CCS Director Pushpa Iyer will once again be teaching in the Peace, Trade, and Development program this summer at MIIS.
November 14-16, 2013
Monterey Marriott, Monterey, CA
The question “Can there be peace without justice?”is increasingly asked in the field of conflict studies where justice is popularly understood as deservedness, fairness, equality, equity or some similar value. For many, the question is rhetorical with the answer being an obvious “no,” especially when one considers the many societies today that struggle for a “just peace” and where justice, more often than not, is the first casualty when building peace, as development and security interventions take precedence.
This trend is particularly disturbing when one considers the fact that the lack of justice or a perceived sense of injustice is often at the root of many conflicts. Injustice, both real and perceived, together with resulting attitudes and emotions such as anger, fear, and hatred is what exacerbates conflicts and makes them intractable. It therefore seems natural to conclude that ensuring justice is the way to resolve conflicts and bring “positive peace” - peace that is more than the absence of war and includes concepts of “just,” “sustainable” or “real” peace.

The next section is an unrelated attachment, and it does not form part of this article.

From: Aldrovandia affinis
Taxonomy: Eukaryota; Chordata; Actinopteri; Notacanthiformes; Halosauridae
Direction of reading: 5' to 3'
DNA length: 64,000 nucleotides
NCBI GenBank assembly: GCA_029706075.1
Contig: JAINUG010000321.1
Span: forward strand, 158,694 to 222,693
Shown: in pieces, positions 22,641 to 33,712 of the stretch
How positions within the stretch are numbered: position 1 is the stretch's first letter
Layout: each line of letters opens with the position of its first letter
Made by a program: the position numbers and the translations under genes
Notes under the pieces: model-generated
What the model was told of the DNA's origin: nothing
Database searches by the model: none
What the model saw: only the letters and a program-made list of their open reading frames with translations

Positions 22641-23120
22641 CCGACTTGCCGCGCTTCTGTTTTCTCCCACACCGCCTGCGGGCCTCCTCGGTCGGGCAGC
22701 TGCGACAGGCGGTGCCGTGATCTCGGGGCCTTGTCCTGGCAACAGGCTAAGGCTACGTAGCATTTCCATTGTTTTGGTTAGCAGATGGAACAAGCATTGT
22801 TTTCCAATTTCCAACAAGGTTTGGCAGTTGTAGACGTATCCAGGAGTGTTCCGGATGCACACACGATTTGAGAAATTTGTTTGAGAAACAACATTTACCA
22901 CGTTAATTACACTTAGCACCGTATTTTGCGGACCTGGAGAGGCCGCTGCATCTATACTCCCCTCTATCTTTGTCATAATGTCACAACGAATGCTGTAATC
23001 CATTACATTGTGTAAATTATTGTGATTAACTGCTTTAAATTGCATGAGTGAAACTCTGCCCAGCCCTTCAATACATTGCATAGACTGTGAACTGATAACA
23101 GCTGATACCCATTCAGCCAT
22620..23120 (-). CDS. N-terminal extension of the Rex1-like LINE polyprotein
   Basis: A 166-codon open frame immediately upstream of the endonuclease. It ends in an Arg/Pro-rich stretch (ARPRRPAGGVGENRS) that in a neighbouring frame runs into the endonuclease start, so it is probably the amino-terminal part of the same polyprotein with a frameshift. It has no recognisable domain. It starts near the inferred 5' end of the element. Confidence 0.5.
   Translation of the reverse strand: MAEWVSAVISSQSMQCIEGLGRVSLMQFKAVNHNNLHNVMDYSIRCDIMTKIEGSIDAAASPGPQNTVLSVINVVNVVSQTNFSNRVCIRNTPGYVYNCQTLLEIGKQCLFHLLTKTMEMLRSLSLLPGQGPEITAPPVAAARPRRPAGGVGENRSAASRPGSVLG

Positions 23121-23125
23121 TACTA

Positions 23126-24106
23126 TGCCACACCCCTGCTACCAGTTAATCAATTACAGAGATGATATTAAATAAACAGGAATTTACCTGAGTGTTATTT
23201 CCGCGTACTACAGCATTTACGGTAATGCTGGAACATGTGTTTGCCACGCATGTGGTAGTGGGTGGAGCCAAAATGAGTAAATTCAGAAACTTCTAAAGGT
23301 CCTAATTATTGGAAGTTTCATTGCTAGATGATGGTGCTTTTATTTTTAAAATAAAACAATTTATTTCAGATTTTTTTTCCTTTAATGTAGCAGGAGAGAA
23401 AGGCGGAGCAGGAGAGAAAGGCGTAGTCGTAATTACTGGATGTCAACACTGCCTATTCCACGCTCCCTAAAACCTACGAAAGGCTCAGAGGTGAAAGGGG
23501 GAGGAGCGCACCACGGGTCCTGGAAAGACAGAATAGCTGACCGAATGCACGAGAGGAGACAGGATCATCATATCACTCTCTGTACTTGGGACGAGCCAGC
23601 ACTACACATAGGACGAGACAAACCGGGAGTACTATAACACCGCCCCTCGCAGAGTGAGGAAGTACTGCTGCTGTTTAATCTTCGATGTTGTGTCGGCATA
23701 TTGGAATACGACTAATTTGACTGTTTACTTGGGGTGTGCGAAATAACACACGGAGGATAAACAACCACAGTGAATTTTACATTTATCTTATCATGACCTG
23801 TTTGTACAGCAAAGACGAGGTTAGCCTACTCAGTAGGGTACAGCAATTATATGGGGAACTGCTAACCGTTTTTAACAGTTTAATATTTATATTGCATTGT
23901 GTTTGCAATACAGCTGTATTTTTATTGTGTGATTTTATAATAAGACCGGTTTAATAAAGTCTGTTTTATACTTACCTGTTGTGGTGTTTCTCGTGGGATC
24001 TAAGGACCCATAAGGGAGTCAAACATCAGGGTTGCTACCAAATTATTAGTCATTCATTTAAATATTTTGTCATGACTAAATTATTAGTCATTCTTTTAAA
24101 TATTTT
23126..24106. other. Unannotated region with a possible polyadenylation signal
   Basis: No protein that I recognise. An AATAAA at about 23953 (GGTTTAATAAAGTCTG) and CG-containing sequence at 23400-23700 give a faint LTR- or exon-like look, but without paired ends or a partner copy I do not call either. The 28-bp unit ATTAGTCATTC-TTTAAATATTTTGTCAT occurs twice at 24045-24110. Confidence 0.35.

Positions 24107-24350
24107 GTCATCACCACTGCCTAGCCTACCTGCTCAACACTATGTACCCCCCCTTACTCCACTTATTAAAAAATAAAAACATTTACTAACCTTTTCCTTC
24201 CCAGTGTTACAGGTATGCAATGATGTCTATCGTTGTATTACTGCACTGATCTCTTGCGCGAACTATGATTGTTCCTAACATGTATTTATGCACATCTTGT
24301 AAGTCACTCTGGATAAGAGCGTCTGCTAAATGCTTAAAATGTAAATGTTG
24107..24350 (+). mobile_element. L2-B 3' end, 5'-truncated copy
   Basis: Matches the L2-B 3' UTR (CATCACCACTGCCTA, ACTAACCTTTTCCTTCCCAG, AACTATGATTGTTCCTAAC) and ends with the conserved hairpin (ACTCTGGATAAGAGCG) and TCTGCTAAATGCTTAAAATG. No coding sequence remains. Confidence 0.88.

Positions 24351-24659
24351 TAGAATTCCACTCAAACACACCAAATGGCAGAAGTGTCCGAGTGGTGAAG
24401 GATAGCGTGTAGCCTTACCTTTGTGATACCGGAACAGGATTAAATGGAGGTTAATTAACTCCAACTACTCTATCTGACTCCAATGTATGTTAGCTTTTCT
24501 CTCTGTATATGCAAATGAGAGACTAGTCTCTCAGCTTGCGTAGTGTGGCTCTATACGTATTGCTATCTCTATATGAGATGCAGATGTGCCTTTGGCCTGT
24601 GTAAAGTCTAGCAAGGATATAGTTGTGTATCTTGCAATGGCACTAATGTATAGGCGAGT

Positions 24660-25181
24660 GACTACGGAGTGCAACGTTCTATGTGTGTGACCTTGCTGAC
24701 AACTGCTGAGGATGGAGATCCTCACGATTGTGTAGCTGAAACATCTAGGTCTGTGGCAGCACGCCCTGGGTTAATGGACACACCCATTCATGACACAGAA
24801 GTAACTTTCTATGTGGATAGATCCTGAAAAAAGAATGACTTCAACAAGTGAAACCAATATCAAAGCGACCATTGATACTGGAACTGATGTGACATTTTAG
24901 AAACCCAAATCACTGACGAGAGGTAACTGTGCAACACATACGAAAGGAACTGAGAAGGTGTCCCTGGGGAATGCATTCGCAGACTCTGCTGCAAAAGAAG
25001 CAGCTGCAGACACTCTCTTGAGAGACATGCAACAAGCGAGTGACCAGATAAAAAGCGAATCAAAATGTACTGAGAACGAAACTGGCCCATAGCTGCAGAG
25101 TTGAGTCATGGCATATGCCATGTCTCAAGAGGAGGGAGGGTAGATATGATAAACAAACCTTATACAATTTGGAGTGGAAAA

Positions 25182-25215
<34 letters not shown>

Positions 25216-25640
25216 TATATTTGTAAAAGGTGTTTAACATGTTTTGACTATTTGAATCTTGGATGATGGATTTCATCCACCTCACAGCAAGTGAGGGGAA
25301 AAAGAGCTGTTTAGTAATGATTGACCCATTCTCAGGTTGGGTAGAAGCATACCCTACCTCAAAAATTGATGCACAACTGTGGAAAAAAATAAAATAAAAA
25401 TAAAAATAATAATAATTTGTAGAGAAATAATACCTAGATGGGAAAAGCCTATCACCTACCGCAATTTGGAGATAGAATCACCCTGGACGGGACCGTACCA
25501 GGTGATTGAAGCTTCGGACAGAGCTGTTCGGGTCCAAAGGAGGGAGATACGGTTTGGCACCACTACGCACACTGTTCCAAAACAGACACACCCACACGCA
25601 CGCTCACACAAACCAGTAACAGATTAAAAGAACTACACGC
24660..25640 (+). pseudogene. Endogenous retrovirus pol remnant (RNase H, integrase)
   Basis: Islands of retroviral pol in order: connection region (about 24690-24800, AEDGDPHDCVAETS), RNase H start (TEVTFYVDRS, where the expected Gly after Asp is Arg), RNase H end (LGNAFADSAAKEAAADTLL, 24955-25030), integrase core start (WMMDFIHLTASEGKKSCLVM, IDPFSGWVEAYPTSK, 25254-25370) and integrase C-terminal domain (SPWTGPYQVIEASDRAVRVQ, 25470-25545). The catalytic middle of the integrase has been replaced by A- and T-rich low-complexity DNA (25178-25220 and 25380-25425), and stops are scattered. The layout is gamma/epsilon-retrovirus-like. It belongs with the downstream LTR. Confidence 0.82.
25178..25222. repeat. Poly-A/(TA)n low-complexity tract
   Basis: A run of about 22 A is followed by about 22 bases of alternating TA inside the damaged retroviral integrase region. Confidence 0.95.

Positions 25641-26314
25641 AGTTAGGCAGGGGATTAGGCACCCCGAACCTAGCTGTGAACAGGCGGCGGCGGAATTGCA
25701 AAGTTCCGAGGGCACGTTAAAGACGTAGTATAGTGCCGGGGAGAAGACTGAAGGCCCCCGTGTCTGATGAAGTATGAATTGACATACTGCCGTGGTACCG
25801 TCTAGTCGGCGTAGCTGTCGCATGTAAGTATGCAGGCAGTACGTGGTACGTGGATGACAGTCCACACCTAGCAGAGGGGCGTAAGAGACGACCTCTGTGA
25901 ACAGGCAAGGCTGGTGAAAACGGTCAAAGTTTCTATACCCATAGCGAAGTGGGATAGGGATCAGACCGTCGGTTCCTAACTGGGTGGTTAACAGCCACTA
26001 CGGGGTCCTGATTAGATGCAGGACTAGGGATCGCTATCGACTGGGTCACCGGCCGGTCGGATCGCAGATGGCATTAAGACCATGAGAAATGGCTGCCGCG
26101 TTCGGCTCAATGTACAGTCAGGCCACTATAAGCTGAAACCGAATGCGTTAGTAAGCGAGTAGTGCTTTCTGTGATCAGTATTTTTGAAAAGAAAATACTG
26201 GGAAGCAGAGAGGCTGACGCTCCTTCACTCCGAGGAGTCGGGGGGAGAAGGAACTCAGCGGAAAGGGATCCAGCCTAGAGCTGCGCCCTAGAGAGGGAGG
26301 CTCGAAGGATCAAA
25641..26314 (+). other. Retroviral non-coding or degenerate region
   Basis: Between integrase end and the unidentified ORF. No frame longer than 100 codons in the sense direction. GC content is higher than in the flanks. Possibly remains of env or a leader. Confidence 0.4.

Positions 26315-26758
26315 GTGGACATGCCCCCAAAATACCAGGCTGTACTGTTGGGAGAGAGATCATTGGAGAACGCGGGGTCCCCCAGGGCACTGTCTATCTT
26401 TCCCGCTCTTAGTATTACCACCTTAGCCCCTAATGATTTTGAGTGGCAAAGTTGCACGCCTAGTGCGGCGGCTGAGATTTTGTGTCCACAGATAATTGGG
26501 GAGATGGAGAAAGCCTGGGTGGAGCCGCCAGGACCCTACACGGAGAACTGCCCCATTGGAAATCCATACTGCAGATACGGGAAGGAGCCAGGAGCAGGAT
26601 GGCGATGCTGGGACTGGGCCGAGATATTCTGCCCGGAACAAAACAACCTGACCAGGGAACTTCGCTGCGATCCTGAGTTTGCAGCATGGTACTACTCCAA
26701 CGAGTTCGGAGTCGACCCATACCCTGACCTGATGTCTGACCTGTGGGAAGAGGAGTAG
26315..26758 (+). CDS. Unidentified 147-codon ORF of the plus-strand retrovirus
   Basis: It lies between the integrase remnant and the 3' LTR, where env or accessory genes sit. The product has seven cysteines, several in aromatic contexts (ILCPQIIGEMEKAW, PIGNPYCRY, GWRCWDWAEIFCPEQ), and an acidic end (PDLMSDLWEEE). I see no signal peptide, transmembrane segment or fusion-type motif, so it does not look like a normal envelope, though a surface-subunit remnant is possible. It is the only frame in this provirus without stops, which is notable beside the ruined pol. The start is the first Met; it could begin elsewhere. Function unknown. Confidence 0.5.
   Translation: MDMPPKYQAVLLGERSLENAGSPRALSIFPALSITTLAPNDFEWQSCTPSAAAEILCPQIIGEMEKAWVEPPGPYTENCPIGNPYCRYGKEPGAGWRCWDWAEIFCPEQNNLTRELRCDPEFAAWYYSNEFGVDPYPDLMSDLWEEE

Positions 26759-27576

However, as parties in conflict differ in their values, beliefs, perceptions, methods and goals, their road to justice is unpaved, bumpy and winding with many different paths that may or may not lead to a “just” space, turning both the goal and the approach to justice into a maze. Conflict parties maneuvering the complex maze provide clues to interveners in answering questions such as: What are the different ideas of justice that conflict parties hold? How does one seek justice? How does one provide for justice? And how does one know when one has emerged from the maze? What does justice look like in various conflict contexts? Interveners must seek the answers together with the conflict parties that have just maneuvered the maze.
This conference seeks to explore the many notions of justice, the importance and role of justice in conflict and peace, the various approaches to justice, and the key players involved in providing, seeking and receiving justice.